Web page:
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Examples2

Examples

Let

A = {1, 3, 5, 7} B = {2, 4, 6, 8} C = {1, 2, 3, 4, 5}

Find

  • A  C = {1, 3, 5, 7}  {1, 2, 3, 4, 5} = {1, 2, 3, 4, 5, 7}

  • B  C = {2, 4, 6, 8}  {1, 2, 3, 4, 5} = {2, 4}

  • A – C

  • B C

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Examples3

Examples

Let

A = {1, 3, 5, 7} B = {2, 4, 6, 8} C = {1, 2, 3, 4, 5}

Find

  • A  C = {1, 3, 5, 7}  {1, 2, 3, 4, 5} = {1, 2, 3, 4, 5, 7}

  • B  C = {2, 4, 6, 8}  {1, 2, 3, 4, 5} = {2, 4}

  • A – C = {1, 3, 5, 7} – {1, 2, 3, 4, 5} = {7}

  • B C

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Examples4

Examples

Let

A = {1, 3, 5, 7} B = {2, 4, 6, 8} C = {1, 2, 3, 4, 5}

Find

  • A  C = {1, 3, 5, 7}  {1, 2, 3, 4, 5} = {1, 2, 3, 4, 5, 7}

  • B  C = {2, 4, 6, 8}  {1, 2, 3, 4, 5} = {2, 4}

  • A – C = {1, 3, 5, 7} – {1, 2, 3, 4, 5} = {7}

  • B C = (B – C)  (C – B) = ({2, 4, 6, 8} – {1, 2, 3, 4, 5})  ({1, 2, 3, 4, 5} – {2, 4, 6, 8}) = {6, 8}  {1, 3, 5} = {1, 3, 5, 6, 8}

  • N.B.: ordering for better visualisation!

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Information modelling with sets

Information modelling with sets

  • We can build an information model with sets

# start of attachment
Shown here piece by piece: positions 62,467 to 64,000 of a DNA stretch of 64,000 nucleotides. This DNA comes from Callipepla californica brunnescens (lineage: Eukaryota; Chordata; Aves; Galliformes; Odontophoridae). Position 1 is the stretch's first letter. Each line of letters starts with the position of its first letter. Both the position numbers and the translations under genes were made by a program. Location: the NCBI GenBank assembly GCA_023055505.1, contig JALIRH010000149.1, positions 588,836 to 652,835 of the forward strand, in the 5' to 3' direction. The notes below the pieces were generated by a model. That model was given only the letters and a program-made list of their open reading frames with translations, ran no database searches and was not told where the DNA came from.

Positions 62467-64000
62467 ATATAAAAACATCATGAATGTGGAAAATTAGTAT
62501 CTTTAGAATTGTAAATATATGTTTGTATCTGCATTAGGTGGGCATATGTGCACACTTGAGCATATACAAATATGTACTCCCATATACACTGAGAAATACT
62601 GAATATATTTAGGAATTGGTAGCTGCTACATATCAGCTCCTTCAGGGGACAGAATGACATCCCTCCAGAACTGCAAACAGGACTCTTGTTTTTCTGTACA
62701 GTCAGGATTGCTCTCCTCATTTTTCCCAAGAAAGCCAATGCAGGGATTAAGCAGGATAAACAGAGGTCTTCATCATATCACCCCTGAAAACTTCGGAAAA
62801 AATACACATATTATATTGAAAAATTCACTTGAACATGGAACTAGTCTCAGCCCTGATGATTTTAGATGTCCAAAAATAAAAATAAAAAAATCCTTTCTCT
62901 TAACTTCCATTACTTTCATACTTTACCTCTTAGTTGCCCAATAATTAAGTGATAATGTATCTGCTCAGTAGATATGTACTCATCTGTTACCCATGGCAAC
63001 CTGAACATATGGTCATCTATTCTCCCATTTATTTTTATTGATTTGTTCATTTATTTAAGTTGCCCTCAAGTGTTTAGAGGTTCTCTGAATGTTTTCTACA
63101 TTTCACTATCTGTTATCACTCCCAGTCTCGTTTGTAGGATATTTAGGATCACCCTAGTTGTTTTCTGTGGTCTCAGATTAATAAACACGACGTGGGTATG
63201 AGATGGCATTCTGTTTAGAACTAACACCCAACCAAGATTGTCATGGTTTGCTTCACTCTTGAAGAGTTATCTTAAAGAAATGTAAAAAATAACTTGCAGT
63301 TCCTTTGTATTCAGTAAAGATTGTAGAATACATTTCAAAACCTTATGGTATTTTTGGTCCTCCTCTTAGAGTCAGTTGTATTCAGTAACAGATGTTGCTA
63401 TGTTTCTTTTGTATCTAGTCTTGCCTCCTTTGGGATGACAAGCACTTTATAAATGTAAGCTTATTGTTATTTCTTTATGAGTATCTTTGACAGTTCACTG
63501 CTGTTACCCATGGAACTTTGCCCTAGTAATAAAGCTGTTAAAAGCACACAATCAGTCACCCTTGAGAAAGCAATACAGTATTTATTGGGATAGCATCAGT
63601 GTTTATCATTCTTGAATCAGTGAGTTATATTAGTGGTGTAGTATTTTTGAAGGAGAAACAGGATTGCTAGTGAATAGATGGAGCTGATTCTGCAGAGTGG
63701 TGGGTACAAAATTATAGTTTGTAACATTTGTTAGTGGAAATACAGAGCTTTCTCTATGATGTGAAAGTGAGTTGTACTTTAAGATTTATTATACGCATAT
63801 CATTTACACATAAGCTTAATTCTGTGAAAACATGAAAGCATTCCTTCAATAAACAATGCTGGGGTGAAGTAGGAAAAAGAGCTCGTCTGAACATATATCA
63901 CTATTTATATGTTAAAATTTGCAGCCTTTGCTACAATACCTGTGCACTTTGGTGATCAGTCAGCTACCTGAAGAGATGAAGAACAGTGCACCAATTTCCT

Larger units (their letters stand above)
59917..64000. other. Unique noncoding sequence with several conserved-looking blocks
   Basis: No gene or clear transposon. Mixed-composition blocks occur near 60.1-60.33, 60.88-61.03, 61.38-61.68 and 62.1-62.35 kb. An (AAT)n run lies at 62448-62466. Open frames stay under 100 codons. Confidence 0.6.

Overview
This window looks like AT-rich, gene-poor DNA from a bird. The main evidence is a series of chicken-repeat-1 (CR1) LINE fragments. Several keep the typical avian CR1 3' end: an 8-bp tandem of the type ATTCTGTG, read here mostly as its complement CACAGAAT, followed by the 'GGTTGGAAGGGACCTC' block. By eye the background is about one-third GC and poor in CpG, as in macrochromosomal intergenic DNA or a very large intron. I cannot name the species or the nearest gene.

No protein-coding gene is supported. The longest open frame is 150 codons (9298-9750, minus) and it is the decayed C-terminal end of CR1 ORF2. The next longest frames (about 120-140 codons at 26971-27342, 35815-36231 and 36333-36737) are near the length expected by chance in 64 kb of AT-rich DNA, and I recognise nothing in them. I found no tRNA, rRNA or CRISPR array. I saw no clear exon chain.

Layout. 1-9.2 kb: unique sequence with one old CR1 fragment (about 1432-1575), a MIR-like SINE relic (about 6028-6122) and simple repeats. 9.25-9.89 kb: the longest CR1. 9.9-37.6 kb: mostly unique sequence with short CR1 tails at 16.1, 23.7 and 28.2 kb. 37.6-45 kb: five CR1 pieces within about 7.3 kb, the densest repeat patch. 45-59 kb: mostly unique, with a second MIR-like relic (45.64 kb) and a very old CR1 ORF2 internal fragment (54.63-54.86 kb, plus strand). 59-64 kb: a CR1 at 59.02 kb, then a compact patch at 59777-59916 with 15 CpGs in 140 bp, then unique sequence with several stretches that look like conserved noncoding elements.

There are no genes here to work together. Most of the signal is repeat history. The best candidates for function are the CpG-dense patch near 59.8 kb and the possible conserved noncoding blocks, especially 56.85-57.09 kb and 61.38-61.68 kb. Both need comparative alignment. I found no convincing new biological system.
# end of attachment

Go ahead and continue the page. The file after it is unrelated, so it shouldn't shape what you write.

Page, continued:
• “Model” means we don’t care how it is implemented

    • Essence: what information is needed

  • Example: information model for student record

    • NAME = {namei, ...., namen}

    • ID = {idi, ...., idn}

    • COURSE= {coursei, ...., coursen}

    • Student Info:

      (namej, idk, courses), where namej NAME, idk ID,and

      courses  COURSE.

    • Student Database is a set of student info:

      R = {(bob,345,{CS1022,CS1015}),

      (mary,222,{SX1009,CS1022,MA1004}),

      (jill,246,{SX1009,CS2013,MA1004}),

      (mary,247,{SX1009,CS1022,MA1004}), ...}

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Query the student database

Query the Student Database

  • R = {(bob,345,{CS1022,CS1015}),

    (mary,222,{SX1009,CS1022,MA1004}),

    (jill,246,{SX1009,CS2013,MA1004}),

    (mary,247,{SX1009,CS1022,MA1004}), ...}

  • Query to obtain a class list. Give set C, where:

    C= {(N,I) : (N,I,Courses)  Rand CS1022  Courses}

    = {(bob,345), (mary,222), (mary,247), ...}

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Summary

Summary

You should now know:

  • What sets are and how to represent them

  • Venn diagrams

  • Operations with sets

  • How to build information models with sets and how to operate with this model

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Further reading

Further reading

  • R. Haggarty. “Discrete Mathematics for Computing”. Pearson Education Ltd. 2002. (Chapter 3)

  • Wikipedia’s entry

  • Wikibooks entry